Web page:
Posted on 23 February 2023

What are the four main access control models?

Advantages of Access Control

Access control is a vital form of security, as it limits access to information and information processing systems. When used effectively they majorly reduce the risk of information being accessed without the appropriate authorisation process, unlawfully and the risk of a data breach within the organisation. It is also considered to be a very cost-effective way to implement a higher security level, as it cuts back on personnel while ensuring access permissions are correct.

Disadvantages of Access Control

However, like anything, access control can come with its drawbacks. It can become very time consuming, as the two factor authentication requires all users to verify their identity twice rather than just once like most other systems. It also creates more to remember, as the person may have to carry a key and remember a passcode. There can be issues with certain types of access control, such as fingerprint scanner, as it may struggle to recognise fingerprints sometimes.

Types Of Access Control

There are 4 main access control models, Discretionary, mandatory, role-based and rule-based, that determine privileges that their users can access, based on the confidentiality of the information stored within company systems.

Role-based access control (RBAC)

Role based access control is where a security professional determines the users’ permissions or privileges, based on their role within the company. For example, the employees title, position or type of employment status. This is commonly used by most large organisations to provide their employees with a varied level of access based on their roles and responsibilities.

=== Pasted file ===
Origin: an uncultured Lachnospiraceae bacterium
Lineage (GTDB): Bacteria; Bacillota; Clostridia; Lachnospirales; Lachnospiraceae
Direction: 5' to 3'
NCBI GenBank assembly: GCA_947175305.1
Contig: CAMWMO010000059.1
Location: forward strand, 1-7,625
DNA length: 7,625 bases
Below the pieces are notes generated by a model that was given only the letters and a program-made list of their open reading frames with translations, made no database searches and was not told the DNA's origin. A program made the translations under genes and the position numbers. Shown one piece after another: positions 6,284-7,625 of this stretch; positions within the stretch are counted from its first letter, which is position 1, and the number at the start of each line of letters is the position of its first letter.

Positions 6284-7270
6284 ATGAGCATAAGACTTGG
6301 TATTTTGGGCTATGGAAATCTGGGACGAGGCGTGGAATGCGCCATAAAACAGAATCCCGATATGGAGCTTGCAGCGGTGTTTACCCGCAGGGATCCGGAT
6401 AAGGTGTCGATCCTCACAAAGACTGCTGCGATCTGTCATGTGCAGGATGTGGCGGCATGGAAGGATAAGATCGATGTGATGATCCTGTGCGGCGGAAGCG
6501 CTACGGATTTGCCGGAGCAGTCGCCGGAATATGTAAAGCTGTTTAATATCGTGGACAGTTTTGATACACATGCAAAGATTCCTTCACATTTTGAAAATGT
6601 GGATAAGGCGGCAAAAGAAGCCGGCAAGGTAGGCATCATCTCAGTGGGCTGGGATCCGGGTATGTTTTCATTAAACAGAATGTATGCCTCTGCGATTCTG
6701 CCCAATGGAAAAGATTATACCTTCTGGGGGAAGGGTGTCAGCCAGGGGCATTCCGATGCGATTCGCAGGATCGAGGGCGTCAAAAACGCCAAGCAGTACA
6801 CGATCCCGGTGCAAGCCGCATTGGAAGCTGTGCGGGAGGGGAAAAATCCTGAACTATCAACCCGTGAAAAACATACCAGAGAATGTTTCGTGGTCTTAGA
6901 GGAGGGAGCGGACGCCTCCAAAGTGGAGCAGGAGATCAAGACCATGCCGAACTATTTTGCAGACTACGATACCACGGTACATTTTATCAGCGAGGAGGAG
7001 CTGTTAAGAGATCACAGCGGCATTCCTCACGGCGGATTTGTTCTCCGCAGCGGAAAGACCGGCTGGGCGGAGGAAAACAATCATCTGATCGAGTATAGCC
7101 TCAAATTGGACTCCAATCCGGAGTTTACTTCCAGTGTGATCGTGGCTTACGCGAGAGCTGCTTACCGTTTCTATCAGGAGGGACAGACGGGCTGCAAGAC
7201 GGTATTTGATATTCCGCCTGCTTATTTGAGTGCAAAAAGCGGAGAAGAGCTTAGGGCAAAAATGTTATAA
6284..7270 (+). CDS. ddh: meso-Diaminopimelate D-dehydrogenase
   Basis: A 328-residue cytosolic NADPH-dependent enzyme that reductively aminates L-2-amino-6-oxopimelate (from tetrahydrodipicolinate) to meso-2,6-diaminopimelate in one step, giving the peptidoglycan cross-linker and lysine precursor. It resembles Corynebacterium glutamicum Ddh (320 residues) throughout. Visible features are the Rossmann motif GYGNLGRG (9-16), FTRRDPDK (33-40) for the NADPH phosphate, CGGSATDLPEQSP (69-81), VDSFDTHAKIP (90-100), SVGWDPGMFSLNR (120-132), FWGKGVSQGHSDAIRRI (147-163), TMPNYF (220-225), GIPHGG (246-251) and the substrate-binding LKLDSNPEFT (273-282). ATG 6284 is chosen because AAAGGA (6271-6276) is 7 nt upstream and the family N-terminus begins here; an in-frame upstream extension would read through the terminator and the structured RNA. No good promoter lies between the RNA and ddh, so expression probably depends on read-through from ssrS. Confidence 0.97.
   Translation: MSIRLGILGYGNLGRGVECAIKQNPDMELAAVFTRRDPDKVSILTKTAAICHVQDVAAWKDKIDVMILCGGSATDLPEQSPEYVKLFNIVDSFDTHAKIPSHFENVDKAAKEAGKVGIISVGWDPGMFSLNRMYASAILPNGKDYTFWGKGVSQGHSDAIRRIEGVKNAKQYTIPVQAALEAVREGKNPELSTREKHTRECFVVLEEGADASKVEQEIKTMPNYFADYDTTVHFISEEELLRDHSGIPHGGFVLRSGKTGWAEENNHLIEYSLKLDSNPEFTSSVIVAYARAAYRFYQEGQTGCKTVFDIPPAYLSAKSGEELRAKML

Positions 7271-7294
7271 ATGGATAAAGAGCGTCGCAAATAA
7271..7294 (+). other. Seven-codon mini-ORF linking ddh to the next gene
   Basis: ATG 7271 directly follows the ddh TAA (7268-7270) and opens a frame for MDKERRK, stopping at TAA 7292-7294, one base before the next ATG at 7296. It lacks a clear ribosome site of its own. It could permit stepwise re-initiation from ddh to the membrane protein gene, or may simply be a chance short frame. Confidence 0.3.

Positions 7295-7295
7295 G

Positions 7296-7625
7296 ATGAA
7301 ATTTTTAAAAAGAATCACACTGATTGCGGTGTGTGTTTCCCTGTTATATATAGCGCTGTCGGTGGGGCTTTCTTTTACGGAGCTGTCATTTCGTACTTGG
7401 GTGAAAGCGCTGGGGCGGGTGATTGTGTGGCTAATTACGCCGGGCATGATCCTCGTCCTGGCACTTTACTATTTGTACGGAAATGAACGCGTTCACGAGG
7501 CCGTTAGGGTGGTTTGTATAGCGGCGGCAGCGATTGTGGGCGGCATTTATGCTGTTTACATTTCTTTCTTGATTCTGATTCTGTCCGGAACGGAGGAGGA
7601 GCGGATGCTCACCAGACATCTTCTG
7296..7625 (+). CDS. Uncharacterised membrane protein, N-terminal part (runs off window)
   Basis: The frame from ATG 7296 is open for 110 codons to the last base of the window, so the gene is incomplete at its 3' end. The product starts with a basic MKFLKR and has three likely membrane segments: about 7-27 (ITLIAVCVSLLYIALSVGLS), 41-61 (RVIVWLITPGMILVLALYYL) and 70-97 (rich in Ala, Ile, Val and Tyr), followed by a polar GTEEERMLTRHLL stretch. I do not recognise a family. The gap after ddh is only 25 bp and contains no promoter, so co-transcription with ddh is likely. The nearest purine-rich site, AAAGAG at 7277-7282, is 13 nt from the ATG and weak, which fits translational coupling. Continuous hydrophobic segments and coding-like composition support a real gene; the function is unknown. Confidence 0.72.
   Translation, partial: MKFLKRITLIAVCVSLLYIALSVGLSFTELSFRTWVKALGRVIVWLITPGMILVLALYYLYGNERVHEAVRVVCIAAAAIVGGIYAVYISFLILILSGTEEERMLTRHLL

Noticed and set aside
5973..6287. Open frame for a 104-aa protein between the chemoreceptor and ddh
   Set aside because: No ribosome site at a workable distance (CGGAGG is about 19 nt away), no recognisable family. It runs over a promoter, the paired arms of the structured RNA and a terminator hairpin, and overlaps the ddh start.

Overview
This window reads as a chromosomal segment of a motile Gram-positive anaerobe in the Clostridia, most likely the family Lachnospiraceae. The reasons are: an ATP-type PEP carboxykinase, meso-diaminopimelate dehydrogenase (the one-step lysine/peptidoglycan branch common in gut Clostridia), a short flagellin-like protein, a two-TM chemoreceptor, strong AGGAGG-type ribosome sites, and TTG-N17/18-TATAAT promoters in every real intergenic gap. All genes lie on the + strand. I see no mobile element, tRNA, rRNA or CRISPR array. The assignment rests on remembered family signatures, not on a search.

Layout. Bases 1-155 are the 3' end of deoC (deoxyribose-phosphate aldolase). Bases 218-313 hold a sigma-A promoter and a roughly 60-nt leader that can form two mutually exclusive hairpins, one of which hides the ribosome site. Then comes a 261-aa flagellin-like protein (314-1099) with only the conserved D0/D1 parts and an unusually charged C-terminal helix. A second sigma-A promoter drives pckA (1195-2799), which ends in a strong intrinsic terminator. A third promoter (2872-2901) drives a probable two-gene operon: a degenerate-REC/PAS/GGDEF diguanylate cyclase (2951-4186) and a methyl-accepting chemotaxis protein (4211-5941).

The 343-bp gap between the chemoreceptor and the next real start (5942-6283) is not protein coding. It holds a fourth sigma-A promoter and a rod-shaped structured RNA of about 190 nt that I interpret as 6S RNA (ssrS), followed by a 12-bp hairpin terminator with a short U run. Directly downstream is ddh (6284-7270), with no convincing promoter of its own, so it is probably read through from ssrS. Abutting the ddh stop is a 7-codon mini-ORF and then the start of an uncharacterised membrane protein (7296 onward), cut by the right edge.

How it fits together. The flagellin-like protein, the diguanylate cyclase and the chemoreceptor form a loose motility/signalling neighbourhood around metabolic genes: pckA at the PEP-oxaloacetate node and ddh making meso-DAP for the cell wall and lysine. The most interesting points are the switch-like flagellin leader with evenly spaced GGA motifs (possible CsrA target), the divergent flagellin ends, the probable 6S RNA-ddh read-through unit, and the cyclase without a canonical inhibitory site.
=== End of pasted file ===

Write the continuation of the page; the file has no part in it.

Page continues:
Rule-based access control (RuBAC)

Rule based access control is where a security professional or system administrator set access management rules that allow or deny user access to specific areas, regardless of other permissions that the employee or user may already have. This allows system owners to personalise the type of access a user has based on their role within an organisation. It allows users to be grouped into roles based on their job description, which will determine their system access needs.

Discretionary access control (DAC)

The decisions on user permissions are taken at the discretion of one person, who may or may not have security expertise. This limits the number of people who can edit user permissions, which can put an organisation at risk because the decision maker may not be aware of the security implications of their decisions. However, this form of access control does help to minimise security risks and can increase the reliability of the organisation.

Mandatory access control (MAC)

Mandatory access control gives the responsibility of access decisions to a security professional who is the only individual with authority to set and manage permissions and access rights. This type of access control is often used within businesses who protect sensitive data or property, and therefore require the highest possible level of security status. For example, it is often employed in government and military facilities, to ensure full confidentiality at all times.

Overall, the advantages of having Access Control completely out way the disadvantages, it is just about finding the correct type for you and your business. Having an extra layer of security within a business is incredibly important, especially when it comes to employee and client information.